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Guggenheim Museum Pulls Works Involving Live Animals from Chinese Art Survey

Huang Yong Ping, Theater of the World, 1993, wood and metal structure with warming lamps, electric cable, insects (spiders, scorpions, crickets, cockroaches, black beetles, stick insects, centipedes), lizards, toads, and snakes.
COURTESY THE ARTIST AND KAMEL MENNOUR

The Guggenheim Museum has decided to pull three works involving live animals from its upcoming survey “Art and China after 1989: Theater of the World.” The three works, which enlist animals either in their production or in their exhibition, are Peng Yu and Sun Yuan’s Dogs That Cannot Touch Each Other (2003), Xu Bing’s A Case Study in Transference (1994), and Huang Yong Ping’s Theater of the World (1993). The museum said in a statement issued tonight that the works were removed “for the safety of its staff, visitors, and participating artists.”

All three of the works have been the subject of statements and open letters from animal-rights groups as well as a Change.org petition calling for their removal that in recent days has been endorsed with more than 500,000 signatures. Peng and Sun’s video, which documented a 2003 performance featuring fearsome dogs running toward each other on treadmills, has proven the most controversial of the works. Huang’s piece—an expansive installation featuring amphibians, insects, and reptiles that prey on one another in an octagonal cage—had met with protest in years past, including in 2007 when the Vancouver Art Gallery removed all animals from the work after activists spoke out. (The institution left the cage structure on view for a time after.)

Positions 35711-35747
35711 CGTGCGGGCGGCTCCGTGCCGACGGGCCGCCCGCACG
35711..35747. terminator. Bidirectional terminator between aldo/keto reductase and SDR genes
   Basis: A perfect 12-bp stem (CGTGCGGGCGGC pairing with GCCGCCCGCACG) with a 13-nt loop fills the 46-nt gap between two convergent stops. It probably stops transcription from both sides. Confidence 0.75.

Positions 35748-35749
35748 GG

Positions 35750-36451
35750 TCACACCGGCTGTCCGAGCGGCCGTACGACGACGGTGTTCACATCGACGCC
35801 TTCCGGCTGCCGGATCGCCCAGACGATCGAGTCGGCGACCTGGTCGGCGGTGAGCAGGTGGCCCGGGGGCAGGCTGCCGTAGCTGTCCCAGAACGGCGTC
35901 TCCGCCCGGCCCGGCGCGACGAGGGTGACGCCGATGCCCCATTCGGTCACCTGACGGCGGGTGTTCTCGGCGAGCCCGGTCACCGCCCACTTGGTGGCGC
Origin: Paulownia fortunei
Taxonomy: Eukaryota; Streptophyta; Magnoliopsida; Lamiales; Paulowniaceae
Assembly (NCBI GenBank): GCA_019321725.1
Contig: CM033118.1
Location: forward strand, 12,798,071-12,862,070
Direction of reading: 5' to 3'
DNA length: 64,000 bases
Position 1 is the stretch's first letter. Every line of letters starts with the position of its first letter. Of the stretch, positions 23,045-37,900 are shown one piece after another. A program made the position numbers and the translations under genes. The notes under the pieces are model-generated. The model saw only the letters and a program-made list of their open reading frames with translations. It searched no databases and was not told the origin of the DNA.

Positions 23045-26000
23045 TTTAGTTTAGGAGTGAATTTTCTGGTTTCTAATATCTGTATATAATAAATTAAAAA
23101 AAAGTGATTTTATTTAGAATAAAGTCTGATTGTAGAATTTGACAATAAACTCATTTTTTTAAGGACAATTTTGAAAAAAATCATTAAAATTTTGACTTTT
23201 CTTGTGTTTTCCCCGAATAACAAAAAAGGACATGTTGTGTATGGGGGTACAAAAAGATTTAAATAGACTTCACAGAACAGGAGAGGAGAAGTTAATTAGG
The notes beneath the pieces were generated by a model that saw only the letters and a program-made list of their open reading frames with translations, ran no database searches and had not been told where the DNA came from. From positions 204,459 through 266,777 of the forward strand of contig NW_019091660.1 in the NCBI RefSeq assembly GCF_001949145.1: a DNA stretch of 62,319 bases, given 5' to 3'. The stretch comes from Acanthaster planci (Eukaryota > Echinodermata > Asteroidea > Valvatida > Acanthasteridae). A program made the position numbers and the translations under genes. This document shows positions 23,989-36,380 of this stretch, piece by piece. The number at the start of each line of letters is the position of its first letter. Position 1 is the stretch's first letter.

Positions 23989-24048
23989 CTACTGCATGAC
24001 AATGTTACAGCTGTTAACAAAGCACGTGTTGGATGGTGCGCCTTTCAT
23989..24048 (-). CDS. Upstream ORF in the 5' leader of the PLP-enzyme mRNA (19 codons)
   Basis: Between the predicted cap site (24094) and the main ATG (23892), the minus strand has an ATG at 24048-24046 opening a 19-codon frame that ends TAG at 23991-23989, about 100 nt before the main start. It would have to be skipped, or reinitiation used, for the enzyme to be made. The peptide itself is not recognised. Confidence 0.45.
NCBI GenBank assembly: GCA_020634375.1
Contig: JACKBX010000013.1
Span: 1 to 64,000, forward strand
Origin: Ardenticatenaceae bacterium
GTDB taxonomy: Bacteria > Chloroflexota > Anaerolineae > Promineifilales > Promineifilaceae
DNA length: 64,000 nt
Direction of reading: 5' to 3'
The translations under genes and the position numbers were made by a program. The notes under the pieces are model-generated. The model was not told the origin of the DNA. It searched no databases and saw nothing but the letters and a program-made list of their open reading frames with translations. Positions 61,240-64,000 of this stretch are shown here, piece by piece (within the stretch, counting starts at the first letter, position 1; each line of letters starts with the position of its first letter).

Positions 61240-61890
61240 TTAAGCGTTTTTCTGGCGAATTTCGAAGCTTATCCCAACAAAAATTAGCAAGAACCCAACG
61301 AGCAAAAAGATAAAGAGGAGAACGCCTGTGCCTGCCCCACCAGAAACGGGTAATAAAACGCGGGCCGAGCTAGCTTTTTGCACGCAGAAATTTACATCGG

Curated by Alexandra Munroe with Hou Hanru and Philip Tinari, the forthcoming Guggenheim exhibition has been proffered as an ambitious survey of Chinese art since 1989. The show will take up the majority of the museum, and Huang’s work was intended to be displayed prominently in the museum’s High Gallery, at the top of its ramp.

The museum’s one-paragraph statement, issued on the Guggenheim’s website, is brief and tinged with an air of regret. “Although these works have been exhibited in museums in Asia, Europe, and the United States,” it reads, “the Guggenheim regrets that explicit and repeated threats of violence have made our decision necessary. As an arts institution committed to presenting a multiplicity of voices, we are dismayed that we must withhold works of art. Freedom of expression has always been and will remain a paramount value of the Guggenheim.”

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